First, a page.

If you’re familiar with the actor Tom Hanks, then you might agree with how he’s been described: the “every guy” and the “funny and vulnerable everyman.”
Because he’s so relatable, you might even have assumed that he sprouted from a June Cleaver family life. The truth is that Hanks had an unusual upbringing and relationship with his mother.
Hanks’s parents split when he was five. After that, he didn’t live with his mom, but he’d visit her on holidays. From the time he was eight until he was seventeen, he’d travel about four hours each way on a bus to see her.
It was during these long bus rides that his imagination would wander. His mind would explore and ponder life, books, comics, and movies as the miles peeled away under the bus tires.
Not all of us get the same upbringing, and many of us experience mothering from someone other than our biological moms, but the beauty of the human spirit is that we still can grow up to enjoy happy lives.
It really is up to us.
Physician and childhood development specialist Dr. Gabor Maté says that we all must take responsibility for our own growth and healing so we can lead fulfilling lives.
In a recent conference, Maté challenged attendees to ask themselves three questions (in bold), and I’ve added my commentary.
- Do I blame my parents for “the way I am”? I do love to tell my patients that parents are, in fact, to blame for our genetics, but what we do with our genetic “gifts” is up to us. We always have a choice.
- How do I tend to trap myself in a victim mentality? If you’re looking for others to blame for your circumstances, you might be setting a trap for yourself. Or, if you enjoy oversharing tragic stories about yourself or your bad day, you could be playing the victim. Try not to confuse oversharing with vulnerability.
- How can I take responsibility for what’s inside of me? I love the way Maté frames this question because you do have to unpack what’s inside if you’re going to face it and truly do something about it. Otherwise, if you can’t see what’s inside of you, how do you assume responsibility?
I think these prompts are timely—especially when you consider that our society is focused on understanding how family dynamics affect us. But we need to take that next important step by asking ourselves how we rise up and own our ability to be happy and choose joy.
When my mother passed away from walking through cancer and several other competing diseases, my dad, my sister, and I found her journals. While reading her entries, it was clear she was experiencing a lot more pain, depression, and sadness than she let on.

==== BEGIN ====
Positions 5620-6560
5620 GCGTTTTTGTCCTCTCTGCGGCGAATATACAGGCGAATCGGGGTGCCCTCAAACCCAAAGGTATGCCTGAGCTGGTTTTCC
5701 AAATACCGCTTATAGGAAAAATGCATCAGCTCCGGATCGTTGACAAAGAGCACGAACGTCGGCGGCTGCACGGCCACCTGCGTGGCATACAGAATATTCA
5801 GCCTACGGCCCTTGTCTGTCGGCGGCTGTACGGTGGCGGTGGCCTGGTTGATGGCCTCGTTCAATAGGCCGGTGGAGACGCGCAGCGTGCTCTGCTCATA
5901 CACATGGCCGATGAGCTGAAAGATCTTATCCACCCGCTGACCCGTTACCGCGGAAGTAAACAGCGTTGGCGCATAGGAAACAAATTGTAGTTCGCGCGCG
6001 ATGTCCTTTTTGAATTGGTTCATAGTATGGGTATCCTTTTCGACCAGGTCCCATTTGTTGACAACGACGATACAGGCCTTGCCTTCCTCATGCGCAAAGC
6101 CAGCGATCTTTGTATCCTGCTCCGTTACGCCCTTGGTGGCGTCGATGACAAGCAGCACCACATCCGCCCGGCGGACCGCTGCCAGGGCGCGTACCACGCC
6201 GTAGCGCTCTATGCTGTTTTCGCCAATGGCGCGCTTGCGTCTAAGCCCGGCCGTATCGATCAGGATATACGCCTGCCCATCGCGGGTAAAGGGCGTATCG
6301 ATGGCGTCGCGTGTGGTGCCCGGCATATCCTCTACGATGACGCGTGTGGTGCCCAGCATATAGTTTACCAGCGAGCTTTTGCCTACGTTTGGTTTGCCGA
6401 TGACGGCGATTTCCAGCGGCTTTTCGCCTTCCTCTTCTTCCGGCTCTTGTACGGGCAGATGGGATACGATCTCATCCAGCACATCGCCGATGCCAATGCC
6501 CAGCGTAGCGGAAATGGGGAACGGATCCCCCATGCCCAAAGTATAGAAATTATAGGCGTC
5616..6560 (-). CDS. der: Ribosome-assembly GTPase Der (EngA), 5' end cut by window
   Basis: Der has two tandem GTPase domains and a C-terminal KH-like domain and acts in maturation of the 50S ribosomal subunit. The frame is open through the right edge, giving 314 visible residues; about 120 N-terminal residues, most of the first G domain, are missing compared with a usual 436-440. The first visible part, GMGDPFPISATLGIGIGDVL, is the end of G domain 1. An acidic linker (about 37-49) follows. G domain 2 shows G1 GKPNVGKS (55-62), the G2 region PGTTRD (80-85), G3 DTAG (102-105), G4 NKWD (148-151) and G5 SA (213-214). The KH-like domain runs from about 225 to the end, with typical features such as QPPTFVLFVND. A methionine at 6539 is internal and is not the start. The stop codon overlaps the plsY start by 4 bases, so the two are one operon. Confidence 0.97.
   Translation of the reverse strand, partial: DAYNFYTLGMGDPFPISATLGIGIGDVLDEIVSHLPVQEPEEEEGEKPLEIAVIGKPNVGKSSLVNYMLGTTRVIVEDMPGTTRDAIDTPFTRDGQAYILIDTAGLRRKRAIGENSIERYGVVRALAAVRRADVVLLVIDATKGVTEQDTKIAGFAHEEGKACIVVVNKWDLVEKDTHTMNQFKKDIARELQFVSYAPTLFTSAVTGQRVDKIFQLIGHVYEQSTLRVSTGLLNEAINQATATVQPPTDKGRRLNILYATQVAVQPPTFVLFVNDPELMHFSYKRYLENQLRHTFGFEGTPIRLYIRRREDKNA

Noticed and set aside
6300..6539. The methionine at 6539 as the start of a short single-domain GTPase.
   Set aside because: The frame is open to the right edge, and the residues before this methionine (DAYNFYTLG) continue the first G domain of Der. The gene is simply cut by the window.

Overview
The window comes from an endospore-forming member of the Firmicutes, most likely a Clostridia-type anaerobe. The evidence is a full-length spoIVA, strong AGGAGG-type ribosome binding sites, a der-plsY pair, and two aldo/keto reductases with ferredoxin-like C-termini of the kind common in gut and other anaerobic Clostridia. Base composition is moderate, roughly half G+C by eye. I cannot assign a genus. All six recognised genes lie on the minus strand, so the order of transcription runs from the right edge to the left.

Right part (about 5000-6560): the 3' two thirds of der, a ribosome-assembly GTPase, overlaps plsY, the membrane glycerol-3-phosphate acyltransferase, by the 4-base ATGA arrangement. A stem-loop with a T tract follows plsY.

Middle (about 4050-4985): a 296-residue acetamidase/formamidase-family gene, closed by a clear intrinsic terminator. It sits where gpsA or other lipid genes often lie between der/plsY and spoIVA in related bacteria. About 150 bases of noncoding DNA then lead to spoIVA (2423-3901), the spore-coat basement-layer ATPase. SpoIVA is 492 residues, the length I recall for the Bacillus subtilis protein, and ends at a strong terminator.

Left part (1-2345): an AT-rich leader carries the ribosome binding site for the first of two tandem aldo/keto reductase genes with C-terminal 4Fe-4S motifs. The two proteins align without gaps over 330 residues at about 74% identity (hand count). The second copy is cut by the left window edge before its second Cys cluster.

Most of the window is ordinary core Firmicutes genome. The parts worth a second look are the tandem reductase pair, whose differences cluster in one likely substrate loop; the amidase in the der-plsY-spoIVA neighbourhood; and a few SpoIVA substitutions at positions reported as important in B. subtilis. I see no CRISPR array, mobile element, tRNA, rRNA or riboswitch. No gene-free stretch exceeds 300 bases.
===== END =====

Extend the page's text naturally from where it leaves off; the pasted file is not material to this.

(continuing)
Yet if you asked her how she felt, she’d say, “Excellent!” And if you asked her how she was doing, she’d reply, “Cured.”
We never knew the extent to which her illness was affecting her mood; I wonder if Hanks ever learned why his mother made what was surely an incredibly hard decision to live apart from her son. In either case, both my mother and Hanks chose to own their attitudes in the midst of difficult situations.
As we round the corner on Mother’s Day, I like not only to think about owning our happiness but also to be reminded that motherhood comes in all shapes and sizes.
And I’m not just talking about “mom jeans” versus “skinny jeans”; I’m talking about people who aren’t necessarily your mother but who are incredibly supportive—fiercely loyal friends, trustworthy colleagues, people in your life who’d help you move a dead body if you called them at 3 a.m.
Kidding aside, no two mothers are alike, nor should they be. Mine was as unusual as they get, and I was lucky to have her. I think Mother’s Day should be a day when you celebrate the people in your life who are on your team, who support you and root for you when you need it, and who have a stake in your personal happiness.
In the spirit of Mother’s Day and the people who step up in your life like a mother might, take ownership of your happiness and look for ways to show gratitude toward friends and loved ones. While the nurturing souls in your world may not adhere to what’s considered traditional, let them know your love for them is anything but ordinary.